DRO and HDR. We shot DRO images in the lab, which you can see on the Exposure page, but I also shot some HDR samples to show what the Sony RX100 can do with shadows and highlights with its various settings, including Auto, then ranging from 1.0EV to 6.0EV of exposure. All were shot on a tripod to keep it framed accurately. Results don't seem to step up neatly for some reason, with some shadows appearing darker than others, though the reported exposure remains the same and the last two shots seem the same.

Filters. As I mentioned, there's a ridiculous number of filters available, 33 in all with their various permutations. That doesn't even include the Scene modes. Here's a subset of the modes, highlighting some of the more interesting ones. Overall, it's a pretty interesting set of filters. I really liked the Painting and Illustration modes.

Night. I took quite a few night shots. The camera focused quickly and functioned just fine in very low light, just as we found in the lab and its exposure preview showed me exactly what I'd get when I pressed the shutter. Wide open, there was some noticeable lens flare, as you can see in the crop at right, taken from the first shot in the series above. You can also see the flare in the night video. It's pretty common among fast lenses, so be sure to stop down a bit if bright lights will be part of your image.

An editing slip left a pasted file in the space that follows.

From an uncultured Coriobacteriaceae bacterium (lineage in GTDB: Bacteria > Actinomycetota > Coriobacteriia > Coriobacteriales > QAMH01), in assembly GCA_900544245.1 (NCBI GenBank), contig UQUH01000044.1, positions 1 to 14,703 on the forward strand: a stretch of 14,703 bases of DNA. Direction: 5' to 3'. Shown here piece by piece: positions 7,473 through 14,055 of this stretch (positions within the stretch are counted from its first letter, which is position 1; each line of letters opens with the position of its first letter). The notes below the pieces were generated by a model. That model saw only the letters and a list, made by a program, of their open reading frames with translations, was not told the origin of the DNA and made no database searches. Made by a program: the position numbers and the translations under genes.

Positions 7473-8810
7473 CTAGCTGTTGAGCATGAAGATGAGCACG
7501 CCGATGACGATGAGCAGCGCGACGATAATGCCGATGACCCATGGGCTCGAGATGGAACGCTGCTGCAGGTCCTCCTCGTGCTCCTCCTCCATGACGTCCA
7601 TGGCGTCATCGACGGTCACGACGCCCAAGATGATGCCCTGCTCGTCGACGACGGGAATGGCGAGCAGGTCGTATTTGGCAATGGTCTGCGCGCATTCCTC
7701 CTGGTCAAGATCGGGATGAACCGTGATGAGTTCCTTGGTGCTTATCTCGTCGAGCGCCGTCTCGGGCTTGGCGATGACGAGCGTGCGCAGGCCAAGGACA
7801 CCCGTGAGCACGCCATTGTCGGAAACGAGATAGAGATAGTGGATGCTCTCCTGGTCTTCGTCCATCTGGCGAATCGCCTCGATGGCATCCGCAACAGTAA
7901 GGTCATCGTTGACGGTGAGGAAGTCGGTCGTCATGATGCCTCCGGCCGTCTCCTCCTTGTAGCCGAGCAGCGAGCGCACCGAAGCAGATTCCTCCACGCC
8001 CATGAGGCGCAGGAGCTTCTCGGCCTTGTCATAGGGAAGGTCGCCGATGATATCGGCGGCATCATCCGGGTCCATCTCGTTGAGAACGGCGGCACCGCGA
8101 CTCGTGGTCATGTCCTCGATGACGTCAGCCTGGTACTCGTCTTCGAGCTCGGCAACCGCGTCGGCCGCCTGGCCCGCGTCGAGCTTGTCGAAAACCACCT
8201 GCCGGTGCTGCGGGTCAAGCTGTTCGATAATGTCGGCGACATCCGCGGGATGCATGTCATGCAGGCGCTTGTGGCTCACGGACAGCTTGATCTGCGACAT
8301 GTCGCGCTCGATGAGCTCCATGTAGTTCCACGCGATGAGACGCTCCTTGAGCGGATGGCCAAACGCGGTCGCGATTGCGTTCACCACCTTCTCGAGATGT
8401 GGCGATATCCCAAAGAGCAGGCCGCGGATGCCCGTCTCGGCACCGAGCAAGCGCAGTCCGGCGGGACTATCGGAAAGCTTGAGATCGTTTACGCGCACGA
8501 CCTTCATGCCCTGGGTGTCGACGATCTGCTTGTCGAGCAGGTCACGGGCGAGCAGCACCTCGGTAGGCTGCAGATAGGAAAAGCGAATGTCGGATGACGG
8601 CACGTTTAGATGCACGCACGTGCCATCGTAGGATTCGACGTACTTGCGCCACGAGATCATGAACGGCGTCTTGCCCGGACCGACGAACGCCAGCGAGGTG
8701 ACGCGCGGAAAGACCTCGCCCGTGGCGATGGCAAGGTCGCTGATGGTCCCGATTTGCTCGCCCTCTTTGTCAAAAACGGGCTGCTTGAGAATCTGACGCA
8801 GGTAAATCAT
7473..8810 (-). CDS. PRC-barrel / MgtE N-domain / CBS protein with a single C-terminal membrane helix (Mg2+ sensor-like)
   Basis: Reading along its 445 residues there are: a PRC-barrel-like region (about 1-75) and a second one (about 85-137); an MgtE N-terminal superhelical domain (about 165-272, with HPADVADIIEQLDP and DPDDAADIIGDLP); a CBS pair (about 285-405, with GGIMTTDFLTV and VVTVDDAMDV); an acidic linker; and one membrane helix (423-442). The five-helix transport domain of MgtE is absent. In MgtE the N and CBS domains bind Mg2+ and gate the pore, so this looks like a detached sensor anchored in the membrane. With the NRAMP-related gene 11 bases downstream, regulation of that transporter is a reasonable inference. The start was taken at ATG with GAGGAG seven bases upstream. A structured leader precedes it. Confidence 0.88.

Multi-Frame Noise Reduction. It took me a little time to find the Multi-Frame NR mode. Just bring up the Ring Function menu, select ISO and turn the dial past Auto to ISO. I suppose it's good in certain situations, like when the camera will obviously choose a lower ISO, but my test showed that the really high ISO settings, like ISO 25,600, were too soft to use.